The Cambodian Ministry of Environment ratified this convention on Dec.13, 1993: “In order to protect the environment, the precautionary approach shall be widely applied by States according to their capabilities. Where there are threats of serious or irreversible damage, lack of full scientific certainty shall not be used as a reason for postponing cost-effective measures to prevent environmental degradation,” it said.
This places the burden on the state, and not the community that is the victim of environmental damage, to prevent environmental degradation. But in most cases, the state and the companies it tasks to environmental projects are never held responsible for disregarding laws and causing damage to the environment. So the government must take responsibility to implement the convention it has ratified.
All stakeholders, including individuals, groups or organizations that can affect, be affected by, or perceive themselves to be affected by the risk of environmental degradation, must involve themselves in determining and taking decisions on any tolerable risk. Access to information must be ensured as provided by the precautionary principle as well as the 1996 Cambodian Law on Environmental Protection and Natural Resource Management.
Article 11 of the environmental law clearly states, “The Ministry of Environment shall immediately inform concerned ministries whenever the Ministry of Environment finds that natural resources are not being conserved, developed, or managed [or] used in a rational and sustainable manner.” Articles 16, 17, and 18 also elaborate and encourage public participation and access to information.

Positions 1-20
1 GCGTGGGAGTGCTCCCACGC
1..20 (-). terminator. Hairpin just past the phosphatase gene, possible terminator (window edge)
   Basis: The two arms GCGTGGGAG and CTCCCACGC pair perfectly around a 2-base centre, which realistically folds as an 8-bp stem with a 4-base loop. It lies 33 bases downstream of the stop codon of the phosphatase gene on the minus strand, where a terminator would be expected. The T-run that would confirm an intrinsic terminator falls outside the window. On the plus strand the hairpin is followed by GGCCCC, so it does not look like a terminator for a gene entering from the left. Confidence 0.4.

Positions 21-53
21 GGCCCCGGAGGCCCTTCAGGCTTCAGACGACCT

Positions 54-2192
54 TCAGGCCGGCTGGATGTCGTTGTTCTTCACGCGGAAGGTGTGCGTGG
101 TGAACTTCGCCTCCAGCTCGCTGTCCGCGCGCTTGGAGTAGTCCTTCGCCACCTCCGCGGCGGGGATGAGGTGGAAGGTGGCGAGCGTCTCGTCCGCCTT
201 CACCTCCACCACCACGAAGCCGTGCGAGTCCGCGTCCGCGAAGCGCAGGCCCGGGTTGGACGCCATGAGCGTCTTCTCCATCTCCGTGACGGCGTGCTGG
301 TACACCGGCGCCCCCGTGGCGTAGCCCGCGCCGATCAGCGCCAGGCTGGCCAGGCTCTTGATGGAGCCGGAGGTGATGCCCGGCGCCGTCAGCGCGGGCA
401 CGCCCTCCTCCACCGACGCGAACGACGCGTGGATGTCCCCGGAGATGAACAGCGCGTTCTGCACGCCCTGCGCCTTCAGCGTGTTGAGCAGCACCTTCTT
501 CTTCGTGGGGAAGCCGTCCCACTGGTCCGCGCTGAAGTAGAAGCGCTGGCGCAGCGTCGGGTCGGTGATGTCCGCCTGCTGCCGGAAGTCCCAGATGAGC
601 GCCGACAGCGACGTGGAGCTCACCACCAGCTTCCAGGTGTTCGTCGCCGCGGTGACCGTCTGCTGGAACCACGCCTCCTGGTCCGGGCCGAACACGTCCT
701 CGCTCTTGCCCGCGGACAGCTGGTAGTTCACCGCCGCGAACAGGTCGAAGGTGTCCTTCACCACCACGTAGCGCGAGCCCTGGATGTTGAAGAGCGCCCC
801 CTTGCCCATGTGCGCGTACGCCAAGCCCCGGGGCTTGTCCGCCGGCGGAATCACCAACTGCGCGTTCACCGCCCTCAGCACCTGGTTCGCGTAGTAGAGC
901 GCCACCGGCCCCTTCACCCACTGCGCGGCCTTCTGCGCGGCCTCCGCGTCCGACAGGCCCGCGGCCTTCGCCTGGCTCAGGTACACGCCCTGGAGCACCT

All this should not be viewed as going against development projects of the Cambodian government, but rather as seeking to emphasize the framework for action by all stakeholders to protect the environment.
Cambodia has a weak social infrastructure, so the poor are more prone to be hard hit by the impact of climate change and environmental damage. Therefore they deserve the right to participate and benefit from the government’s so-called development projects.
On the other hand, people must not take the government’s action for granted, but must try to preserve the natural resources and environment through action within their power. For example, households can use reusable bags rather than plastic bags while shopping.
There must be greater awareness of the fact that natural resources cannot be easily renewed and the cost of environmental reconstruction is higher than preservation. Every citizen must make environmental protection his or her civic responsibility.
(Chak Sopheap is a graduate student of peace studies at the International University of Japan. She runs a blog, www.sopheapfocus.com, in which she shares her impressions of both Japan and her homeland, Cambodia. She was previously advocacy officer of the Cambodian Center for Human Rights.)